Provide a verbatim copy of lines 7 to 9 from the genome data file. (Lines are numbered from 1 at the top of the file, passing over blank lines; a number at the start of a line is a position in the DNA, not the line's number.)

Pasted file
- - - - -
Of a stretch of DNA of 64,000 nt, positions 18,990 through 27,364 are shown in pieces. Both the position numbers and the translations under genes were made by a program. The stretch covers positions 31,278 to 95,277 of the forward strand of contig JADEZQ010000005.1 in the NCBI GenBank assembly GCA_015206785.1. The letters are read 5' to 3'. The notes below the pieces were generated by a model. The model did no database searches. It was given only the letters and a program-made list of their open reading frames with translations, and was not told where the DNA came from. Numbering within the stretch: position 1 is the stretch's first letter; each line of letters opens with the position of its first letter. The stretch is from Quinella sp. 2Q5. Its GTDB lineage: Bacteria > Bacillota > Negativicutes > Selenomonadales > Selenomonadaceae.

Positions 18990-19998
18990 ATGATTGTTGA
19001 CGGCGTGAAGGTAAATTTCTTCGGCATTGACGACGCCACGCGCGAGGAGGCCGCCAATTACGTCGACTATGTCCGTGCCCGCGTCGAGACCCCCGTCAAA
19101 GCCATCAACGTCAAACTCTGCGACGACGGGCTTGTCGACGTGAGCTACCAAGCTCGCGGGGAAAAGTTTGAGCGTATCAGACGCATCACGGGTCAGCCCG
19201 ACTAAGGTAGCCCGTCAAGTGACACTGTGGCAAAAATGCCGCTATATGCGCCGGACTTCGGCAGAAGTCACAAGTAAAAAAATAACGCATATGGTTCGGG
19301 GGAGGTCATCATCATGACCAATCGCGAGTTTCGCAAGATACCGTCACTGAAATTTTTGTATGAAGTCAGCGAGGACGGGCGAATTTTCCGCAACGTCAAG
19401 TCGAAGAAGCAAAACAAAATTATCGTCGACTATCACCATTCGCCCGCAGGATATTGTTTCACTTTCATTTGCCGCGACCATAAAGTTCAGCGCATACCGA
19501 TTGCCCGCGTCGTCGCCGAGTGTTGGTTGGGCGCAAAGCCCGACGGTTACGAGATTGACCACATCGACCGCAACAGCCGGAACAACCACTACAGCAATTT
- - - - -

19301 GGAGGTCATCATCATGACCAATCGCGAGTTTCGCAAGATACCGTCACTGAAATTTTTGTATGAAGTCAGCGAGGACGGGCGAATTTTCCGCAACGTCAAG
19401 TCGAAGAAGCAAAACAAAATTATCGTCGACTATCACCATTCGCCCGCAGGATATTGTTTCACTTTCATTTGCCGCGACCATAAAGTTCAGCGCATACCGA
19501 TTGCCCGCGTCGTCGCCGAGTGTTGGTTGGGCGCAAAGCCCGACGGTTACGAGATTGACCACATCGACCGCAACAGCCGGAACAACCACTACAGCAATTT